IOM Calls for Creation of New Agency To Investigate Health IT

The Institute of Medicine is recommending that the federal government create a new agency to investigate the safety of health IT systems rather than give such authority to FDA, iWatch News reports (Leonard, iWatch News, 11/7).

IOM is scheduled to release a new report -- titled, "Health IT and Patient Safety: Building Safer Systems for Better Care" -- on Nov. 10, but iWatch News received an advance copy (Daly, Modern Healthcare, 11/8). Findings from the report were presented to HHS and its agencies on Oct. 28.

Background

Currently, no federal agency investigates the safety of health IT systems and no individuals or entities are required to report health IT-related safety issues.

FDA receives voluntary reports of health IT-associated incidents, but it does not have the authority or the resources to take action.

Advising Against FDA Oversight

The IOM report states that FDA lacks the funds, investigative capabilities and human resources to investigate health IT tools such as:

  • Electronic health records;
  • Health information exchanges; and
  • Personal health records.

In addition, IOM notes that FDA investigations could restrict innovation in the health IT industry, which could negatively affect patient safety. The report states that strict regulations "can negatively impact the development of new technology by limiting implementation choices and restricting manufacturers' flexibility to address complex issues."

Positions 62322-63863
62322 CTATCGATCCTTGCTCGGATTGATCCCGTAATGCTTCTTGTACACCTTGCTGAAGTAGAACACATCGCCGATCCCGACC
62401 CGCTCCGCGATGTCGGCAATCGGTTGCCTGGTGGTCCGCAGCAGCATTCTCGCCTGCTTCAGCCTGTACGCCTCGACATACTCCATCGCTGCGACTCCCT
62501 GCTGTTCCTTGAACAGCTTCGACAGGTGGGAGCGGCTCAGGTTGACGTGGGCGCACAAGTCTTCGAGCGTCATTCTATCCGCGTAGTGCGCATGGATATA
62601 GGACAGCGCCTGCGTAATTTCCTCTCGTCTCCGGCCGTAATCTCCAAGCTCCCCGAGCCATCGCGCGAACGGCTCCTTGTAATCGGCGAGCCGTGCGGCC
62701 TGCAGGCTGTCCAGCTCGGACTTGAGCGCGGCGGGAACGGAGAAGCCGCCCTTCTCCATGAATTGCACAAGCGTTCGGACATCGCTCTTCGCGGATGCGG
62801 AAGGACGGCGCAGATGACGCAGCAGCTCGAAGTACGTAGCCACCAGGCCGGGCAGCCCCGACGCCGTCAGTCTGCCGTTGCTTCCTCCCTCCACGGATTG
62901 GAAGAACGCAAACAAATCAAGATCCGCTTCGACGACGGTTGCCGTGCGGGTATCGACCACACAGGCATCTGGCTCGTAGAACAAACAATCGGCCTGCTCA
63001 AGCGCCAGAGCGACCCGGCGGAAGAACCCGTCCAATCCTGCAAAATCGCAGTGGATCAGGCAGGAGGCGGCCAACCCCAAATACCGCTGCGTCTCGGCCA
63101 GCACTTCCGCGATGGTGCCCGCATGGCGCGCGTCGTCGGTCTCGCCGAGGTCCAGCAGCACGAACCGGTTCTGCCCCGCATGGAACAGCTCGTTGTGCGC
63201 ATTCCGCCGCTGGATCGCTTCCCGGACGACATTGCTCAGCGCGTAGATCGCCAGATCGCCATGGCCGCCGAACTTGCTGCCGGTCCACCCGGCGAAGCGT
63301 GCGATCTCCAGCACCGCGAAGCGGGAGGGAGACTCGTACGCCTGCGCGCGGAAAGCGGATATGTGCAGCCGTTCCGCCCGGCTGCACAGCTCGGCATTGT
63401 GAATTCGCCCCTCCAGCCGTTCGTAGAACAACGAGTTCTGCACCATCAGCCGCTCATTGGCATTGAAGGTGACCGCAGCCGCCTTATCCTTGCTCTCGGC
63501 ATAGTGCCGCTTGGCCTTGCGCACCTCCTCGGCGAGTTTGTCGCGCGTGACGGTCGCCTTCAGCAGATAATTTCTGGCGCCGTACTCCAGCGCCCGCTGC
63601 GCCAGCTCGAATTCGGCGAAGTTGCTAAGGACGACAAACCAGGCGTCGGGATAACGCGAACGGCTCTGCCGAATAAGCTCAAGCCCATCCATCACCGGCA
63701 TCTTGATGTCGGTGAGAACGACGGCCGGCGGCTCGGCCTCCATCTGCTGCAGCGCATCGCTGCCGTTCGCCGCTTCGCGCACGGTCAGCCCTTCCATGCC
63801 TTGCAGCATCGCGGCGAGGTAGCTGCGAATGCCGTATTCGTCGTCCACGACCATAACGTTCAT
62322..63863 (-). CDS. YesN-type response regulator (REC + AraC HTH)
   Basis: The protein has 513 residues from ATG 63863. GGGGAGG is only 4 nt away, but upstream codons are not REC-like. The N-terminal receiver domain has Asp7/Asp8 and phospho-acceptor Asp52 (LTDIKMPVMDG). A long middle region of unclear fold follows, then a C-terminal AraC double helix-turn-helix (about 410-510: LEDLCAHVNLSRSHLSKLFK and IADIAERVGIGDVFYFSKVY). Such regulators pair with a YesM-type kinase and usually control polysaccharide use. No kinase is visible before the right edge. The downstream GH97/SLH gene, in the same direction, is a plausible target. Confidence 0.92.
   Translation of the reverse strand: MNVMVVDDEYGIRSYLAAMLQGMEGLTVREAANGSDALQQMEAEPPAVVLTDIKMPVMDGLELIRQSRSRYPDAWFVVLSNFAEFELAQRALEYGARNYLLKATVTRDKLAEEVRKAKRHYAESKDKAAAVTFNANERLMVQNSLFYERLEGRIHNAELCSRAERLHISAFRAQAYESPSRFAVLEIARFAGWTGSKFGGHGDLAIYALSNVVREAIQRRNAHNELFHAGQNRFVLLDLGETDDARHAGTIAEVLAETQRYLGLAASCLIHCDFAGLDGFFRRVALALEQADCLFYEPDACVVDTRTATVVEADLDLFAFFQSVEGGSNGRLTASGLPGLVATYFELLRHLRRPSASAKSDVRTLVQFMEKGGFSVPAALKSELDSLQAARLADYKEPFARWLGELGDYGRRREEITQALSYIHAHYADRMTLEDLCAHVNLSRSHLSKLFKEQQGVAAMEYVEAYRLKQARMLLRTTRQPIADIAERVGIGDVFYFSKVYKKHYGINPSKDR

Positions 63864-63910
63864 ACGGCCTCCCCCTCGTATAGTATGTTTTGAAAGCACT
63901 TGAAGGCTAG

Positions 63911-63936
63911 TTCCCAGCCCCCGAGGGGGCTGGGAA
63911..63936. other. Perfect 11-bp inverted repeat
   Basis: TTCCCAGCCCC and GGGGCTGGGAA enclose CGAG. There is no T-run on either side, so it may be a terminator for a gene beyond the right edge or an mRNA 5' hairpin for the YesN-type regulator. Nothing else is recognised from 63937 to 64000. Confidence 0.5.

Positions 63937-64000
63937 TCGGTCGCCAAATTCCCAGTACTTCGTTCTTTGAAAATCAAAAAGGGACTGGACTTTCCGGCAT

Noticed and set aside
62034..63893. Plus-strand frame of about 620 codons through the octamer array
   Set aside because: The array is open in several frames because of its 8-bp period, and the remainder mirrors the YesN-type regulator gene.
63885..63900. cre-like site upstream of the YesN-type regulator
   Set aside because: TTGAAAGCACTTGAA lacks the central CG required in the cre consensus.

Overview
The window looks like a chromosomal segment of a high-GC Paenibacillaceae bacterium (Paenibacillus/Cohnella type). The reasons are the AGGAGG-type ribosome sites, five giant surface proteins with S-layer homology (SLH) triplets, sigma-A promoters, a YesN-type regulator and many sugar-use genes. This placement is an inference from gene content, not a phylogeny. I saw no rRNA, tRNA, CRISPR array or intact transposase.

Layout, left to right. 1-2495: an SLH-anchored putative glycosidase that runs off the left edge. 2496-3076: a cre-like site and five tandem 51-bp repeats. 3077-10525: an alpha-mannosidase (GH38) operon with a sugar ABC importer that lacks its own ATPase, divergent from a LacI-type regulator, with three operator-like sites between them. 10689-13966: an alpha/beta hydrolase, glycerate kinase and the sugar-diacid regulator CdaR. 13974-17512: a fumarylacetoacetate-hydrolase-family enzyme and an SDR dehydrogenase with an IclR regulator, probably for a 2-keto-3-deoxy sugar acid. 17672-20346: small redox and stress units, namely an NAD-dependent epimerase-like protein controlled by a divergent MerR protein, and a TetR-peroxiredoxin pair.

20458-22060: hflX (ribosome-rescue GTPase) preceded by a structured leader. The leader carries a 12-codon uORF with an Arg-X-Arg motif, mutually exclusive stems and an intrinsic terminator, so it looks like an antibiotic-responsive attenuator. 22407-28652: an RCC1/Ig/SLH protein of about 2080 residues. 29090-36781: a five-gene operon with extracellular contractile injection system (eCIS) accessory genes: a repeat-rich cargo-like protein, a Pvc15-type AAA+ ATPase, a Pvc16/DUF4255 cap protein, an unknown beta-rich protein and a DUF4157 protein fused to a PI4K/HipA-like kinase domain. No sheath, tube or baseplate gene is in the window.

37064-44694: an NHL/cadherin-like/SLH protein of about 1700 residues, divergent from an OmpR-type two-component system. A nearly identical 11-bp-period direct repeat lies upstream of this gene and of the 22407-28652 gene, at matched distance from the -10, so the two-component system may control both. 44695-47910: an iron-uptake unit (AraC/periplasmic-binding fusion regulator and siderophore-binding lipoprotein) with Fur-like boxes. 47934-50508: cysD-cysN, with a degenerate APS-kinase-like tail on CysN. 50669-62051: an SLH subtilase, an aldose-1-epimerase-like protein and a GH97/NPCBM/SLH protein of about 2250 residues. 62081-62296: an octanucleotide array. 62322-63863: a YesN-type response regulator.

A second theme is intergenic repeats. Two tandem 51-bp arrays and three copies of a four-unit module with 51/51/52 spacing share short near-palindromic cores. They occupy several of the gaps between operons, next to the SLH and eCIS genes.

Recommendations

In the report, IOM calls for HHS to create and fund a new, independent watchdog agency to conduct investigations of health IT safety issues and develop recommendations for health care organizations, health IT vendors and government officials. The agency would not have enforcement power.

The report also states that health IT vendors should be required to report adverse events associated with their products. Health care providers could voluntarily report health IT-related safety issues, according to IOM.

IOM also recommends that:

  • All health IT vendors be required to publicly register and list their products with the Office of the National Coordinator for Health IT;
  • Another study be conducted to quantify health IT-related deaths, injuries and unsafe conditions;
  • Officials establish and enforce criteria for EHR safety;
  • The federal government fund a new Health IT Safety Council to set safety standards; and
  • The HHS secretary release an annual public report on health IT safety issues.

FDA Declines To Comment

FDA representatives declined to respond to the report's recommendations, saying that HHS is taking the lead on the issue (iWatch News, 11/7).


to share your thoughts on this article.